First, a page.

Now in case you have not heard, some very interesting things have been happening in the world of central Florida theme parks. It is, to put it lightly, a damn good time to be a fan of theme parks. When they compete with each other, we win, as each park will try to design more awesome attractions than what their competitor has lined up.
Which brings us to the mayhem that is unfolding as we speak. If you were watching the Winter Olympics, you certainly saw this commercial maybe eighty times:
Now, we didn't go to Universal this trip (the ad says that the park will be "coming this spring" but according to a recent press release, "Spring" = "The middle of June" -- and I feel bad not warning my fellow airplane passengers of this), but I have seen Hogwarts Castle from the road, rising in the air like a giant middle finger right in Mickey's face.
Now, here's the fun part. At the D23 Expo (a huge convention for Disney fans; it's surprising that there was never anything like that before), Mickey essentially countered with this bigger, and even ruder gesture in Universal's face:
So as I visited Magic Kingdom this time, I was on the lookout for (a) evidence of construction and (b) things that might not be there next time we go.
Construction in the Magic Kingdom must be interesting to work on. They need to work on a project without destroying the illusion of being in a magical land. They probably work mostly at night. They hide their progress well; you wouldn't know that Cinderella Castle was being worked on unless you looked very hard.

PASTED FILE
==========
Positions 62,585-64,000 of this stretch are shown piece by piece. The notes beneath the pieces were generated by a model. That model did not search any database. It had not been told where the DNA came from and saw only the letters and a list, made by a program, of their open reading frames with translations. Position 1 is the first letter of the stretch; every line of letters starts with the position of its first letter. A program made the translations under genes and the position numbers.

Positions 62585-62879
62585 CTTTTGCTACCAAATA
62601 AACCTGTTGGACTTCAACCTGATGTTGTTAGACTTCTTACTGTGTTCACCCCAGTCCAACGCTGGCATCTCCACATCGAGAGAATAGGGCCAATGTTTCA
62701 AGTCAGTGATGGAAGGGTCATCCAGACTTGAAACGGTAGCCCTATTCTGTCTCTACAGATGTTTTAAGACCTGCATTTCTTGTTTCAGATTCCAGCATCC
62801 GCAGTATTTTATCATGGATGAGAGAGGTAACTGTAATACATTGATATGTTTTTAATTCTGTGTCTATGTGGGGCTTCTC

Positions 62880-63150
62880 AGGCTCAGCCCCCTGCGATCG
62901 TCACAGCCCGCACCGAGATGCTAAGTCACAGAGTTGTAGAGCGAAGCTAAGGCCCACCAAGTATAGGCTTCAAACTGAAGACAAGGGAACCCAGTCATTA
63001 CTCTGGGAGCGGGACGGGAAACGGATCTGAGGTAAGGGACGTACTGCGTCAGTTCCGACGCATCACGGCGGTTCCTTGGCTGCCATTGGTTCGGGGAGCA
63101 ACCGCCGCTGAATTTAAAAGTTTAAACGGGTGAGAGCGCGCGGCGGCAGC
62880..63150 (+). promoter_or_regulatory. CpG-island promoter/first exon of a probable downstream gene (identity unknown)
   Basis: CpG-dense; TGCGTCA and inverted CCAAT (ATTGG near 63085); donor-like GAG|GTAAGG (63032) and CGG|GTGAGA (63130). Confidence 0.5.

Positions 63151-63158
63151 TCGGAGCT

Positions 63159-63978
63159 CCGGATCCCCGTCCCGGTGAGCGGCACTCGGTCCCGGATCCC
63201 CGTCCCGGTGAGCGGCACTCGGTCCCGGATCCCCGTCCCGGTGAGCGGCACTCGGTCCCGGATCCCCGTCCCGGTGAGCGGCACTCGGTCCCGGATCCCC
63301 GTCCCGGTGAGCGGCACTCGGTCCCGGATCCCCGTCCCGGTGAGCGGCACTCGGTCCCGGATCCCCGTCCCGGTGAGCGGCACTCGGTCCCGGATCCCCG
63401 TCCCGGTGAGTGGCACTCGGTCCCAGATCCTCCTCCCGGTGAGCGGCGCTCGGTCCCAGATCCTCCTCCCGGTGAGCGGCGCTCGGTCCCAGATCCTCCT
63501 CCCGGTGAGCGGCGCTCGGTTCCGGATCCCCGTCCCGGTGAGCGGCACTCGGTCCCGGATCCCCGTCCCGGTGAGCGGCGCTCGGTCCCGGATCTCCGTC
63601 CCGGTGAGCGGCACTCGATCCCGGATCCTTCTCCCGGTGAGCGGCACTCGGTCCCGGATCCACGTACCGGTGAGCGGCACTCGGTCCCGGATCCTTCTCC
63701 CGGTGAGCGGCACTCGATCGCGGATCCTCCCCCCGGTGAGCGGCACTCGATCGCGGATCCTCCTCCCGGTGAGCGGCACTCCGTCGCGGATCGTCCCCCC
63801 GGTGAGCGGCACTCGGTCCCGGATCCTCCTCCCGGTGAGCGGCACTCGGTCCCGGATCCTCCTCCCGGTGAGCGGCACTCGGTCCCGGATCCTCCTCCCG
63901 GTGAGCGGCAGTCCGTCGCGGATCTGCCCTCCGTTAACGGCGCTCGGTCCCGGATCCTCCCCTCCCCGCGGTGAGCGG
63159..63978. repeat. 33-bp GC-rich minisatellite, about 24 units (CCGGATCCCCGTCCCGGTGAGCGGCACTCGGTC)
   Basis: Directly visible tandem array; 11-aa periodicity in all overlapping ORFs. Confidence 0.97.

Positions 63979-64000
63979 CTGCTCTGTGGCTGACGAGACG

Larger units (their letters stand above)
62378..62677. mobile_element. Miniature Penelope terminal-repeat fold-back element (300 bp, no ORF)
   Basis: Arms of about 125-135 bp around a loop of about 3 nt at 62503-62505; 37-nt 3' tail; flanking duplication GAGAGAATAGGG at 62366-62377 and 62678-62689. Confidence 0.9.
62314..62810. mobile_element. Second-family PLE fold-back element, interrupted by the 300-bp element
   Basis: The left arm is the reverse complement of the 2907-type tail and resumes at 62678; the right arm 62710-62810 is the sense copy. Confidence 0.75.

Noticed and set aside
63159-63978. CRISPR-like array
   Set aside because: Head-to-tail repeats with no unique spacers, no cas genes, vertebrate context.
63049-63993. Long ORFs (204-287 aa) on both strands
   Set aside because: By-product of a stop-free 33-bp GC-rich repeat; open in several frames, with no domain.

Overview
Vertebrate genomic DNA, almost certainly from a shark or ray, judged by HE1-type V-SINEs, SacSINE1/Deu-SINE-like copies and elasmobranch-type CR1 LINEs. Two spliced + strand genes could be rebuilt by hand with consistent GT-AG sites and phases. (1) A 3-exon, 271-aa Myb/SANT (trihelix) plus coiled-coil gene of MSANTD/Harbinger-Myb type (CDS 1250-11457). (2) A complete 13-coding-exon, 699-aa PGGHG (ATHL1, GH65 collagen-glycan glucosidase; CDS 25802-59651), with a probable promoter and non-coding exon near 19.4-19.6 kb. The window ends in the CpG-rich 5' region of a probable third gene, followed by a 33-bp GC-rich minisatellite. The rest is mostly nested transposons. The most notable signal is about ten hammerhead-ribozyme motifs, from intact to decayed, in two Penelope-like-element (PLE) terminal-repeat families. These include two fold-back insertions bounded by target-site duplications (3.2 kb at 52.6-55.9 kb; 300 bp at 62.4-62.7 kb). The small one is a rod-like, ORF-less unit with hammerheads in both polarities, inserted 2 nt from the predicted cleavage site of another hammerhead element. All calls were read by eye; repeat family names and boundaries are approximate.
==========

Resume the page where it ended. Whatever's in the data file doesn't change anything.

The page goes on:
The construction here in Fantasyland is a little easier to make out. This view will be radically different in a few years.
Now so far the biggest point of contention in Disney message boards, regarding the Magic Kingdom expansion, is
Now Toontown is basically a place for people to meet the Disney characters in a predictable spot. It's niche is gradually being overtaken by the old Emporium building right when you enter Main Street. (This building was the site of one of our best serendipitous moments. I went in hoping to see a different animated mural -- this one does exist and shows off all the significant moments in Disney history -- and wound up meeting all manner of Disney characters. It was raining, so the Magic Kingdom was practically empty, and we got lots of attention. So I can't ever not say that I was hugged by a bunch of people in furry suits on my B-day.
Tellingly, we saw no characters at all in Toontown. So, instead, here is a photo of me in Minnie's house. Note the Notorious Birthday Button.
Sketch of the Day! Now, in all my journeys to WDW, I have never ever tried a Dole Whip. This time, I went well out of my way to rectify this glaring oversight.
I was listening to Episode 24 of the very nice Sci-Fi Saturday Night podcast and was delighted to hear them give a shout-out to the Comicbook Artists Guild (they were actually giving away some art we had donated during the October Boston Comicon as a contest prize. Still, very cool.)
I feel incredibly bad for all the animation fans in New Hampshire.
I also watched "$9.99" and... well, about fifteen minutes in, I had to ask myself what will henceforth be known as the "Only Yesterday" Question: Would I have watched this entire movie if it were live-action? It is, essentially, one of those "just a bunch of things that happened" movies -- but it's all stop-motion animation. I can't even say whether I liked it or if I can recommend it. I will say this: it is weird in ways you would not expect a stop-motion existential film about just a bunch of stuff that happens to be... if that makes any sense.